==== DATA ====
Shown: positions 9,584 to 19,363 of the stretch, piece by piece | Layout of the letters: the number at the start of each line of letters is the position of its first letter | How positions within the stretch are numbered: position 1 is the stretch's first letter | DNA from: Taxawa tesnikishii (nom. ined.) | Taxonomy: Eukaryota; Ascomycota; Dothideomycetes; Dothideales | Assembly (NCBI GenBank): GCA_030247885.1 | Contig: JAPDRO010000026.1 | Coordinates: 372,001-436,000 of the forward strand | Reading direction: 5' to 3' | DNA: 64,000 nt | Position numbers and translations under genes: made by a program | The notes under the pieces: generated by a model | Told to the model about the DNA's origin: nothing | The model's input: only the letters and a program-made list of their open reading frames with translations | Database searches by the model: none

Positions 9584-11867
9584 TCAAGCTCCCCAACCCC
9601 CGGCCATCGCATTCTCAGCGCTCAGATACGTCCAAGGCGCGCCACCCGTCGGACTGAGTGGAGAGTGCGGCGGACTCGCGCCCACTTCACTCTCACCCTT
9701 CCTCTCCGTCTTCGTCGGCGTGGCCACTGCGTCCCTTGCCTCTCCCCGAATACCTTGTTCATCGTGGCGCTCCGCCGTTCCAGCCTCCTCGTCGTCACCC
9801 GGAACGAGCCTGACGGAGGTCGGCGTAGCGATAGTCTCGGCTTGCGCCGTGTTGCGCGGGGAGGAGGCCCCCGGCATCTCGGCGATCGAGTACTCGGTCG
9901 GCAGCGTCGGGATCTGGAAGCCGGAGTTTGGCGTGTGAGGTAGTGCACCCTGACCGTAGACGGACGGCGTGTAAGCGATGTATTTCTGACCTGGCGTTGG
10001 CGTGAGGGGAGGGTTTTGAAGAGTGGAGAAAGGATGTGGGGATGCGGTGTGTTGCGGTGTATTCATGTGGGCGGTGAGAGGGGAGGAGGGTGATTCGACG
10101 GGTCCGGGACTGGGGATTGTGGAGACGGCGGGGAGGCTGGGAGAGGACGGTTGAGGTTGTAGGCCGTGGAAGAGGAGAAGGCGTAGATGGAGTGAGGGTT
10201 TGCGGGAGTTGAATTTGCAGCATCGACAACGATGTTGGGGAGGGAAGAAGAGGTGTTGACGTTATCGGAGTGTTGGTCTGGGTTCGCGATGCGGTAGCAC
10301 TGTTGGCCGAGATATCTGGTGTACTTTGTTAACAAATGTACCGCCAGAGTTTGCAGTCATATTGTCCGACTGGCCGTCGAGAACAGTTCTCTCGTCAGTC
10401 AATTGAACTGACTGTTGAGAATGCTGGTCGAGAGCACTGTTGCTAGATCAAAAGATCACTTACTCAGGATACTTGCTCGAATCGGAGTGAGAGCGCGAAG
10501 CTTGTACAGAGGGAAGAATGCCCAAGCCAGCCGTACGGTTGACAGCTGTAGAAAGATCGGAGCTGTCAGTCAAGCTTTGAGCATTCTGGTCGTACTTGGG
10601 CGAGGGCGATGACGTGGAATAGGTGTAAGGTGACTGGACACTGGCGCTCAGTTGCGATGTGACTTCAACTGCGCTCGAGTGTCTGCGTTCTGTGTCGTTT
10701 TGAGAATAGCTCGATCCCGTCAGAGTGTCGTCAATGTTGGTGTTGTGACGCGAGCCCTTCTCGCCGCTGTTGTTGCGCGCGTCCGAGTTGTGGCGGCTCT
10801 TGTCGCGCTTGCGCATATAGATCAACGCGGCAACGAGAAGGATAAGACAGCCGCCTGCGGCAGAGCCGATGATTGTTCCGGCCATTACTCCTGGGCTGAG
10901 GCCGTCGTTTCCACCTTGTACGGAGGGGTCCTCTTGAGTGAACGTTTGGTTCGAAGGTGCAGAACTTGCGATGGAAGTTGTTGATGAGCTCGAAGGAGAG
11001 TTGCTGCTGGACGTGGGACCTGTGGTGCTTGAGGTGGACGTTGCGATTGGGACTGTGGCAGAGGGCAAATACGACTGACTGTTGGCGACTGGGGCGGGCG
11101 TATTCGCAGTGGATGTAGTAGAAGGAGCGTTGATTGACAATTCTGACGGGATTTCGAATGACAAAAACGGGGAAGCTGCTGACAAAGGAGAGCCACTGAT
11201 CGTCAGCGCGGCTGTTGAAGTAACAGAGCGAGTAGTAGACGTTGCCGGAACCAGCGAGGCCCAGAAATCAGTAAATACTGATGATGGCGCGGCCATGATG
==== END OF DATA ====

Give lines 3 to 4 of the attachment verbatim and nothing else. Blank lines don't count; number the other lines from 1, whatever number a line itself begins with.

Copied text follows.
9584 TCAAGCTCCCCAACCCC
9601 CGGCCATCGCATTCTCAGCGCTCAGATACGTCCAAGGCGCGCCACCCGTCGGACTGAGTGGAGAGTGCGGCGGACTCGCGCCCACTTCACTCTCACCCTT